format_funusage: Format the usage text of functions

Description Usage Arguments Details Value Note Author(s) See Also Examples


Formats the usage text of a function so that each line contains no more than a given number of characters.


format_funusage(x, name = "", width = 72, realname)



a character vector containing one element for each argument of the function, see ‘Details’.


the name of the function whose usage is described, a string.


maximal width of each line of output.


the printed form of name, see ‘Details’, a string.


format_funusage formats the usage text of a function for inclusion in Rd documentation files. If necessary, it splits the text into more lines in order to fit it within the requested width.

Each element of argument x contains the text for one argument of function name in the form arg or arg = default. format_funusage does not look into the content of x, it does the necessary pasting to form the complete usage text, inserting new lines and indentation to stay within the specified width. Elements of x are never split. If an argument (i.e., element of x) would cause the width to be exceeded, the entire argument is moved to the following line.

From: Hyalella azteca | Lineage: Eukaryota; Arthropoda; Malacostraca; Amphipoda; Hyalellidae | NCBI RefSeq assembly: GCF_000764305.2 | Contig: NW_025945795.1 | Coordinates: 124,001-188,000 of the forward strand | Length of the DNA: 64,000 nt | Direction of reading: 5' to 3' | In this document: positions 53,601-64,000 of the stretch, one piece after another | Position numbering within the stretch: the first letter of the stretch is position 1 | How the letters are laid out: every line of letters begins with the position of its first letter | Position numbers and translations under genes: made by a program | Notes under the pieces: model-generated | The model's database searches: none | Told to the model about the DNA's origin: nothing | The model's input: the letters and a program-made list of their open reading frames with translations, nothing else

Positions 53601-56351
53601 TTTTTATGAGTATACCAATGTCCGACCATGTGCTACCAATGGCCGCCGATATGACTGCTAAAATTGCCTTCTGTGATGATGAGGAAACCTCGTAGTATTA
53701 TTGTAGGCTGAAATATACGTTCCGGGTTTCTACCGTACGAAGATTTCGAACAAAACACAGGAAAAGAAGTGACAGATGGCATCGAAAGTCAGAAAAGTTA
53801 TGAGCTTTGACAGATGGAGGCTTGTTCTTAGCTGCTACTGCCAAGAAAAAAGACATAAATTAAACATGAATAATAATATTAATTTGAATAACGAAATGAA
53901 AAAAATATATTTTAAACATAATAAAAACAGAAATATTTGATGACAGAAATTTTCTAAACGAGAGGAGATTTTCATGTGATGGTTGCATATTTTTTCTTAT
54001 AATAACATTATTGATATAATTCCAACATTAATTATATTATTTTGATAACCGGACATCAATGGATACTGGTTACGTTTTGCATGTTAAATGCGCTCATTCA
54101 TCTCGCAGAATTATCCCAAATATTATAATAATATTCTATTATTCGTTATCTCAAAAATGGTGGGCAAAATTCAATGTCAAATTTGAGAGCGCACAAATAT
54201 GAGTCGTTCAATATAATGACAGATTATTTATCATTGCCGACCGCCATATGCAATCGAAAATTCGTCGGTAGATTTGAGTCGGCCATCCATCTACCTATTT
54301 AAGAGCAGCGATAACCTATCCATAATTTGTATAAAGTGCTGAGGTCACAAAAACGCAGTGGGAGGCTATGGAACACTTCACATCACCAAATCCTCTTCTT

The text on the second and subsequent lines of each usage item starts in the column just after the opening parenthesis which follows the name of the function on the first line.

In descriptions of S3 methods and S4 methods, argument name may be a TeX macro like \method{print}{ts}. In that case the number of characters in name has little bearing on the actual number printed. In this case argument realname is used for counting both the number of characters on the first line of the usage message and the indentation for the subsequent lines.


The formatted text as a length one character vector.


Only the width of realname is used (for counting). The formatted text contains name.

The width of strings is determined by calling nchar with argument type set to "width".


Georgi N. Boshnakov

See Also



# this function is essentially internal,
# see deparse_usage1 and as.character.f_usage which use it.

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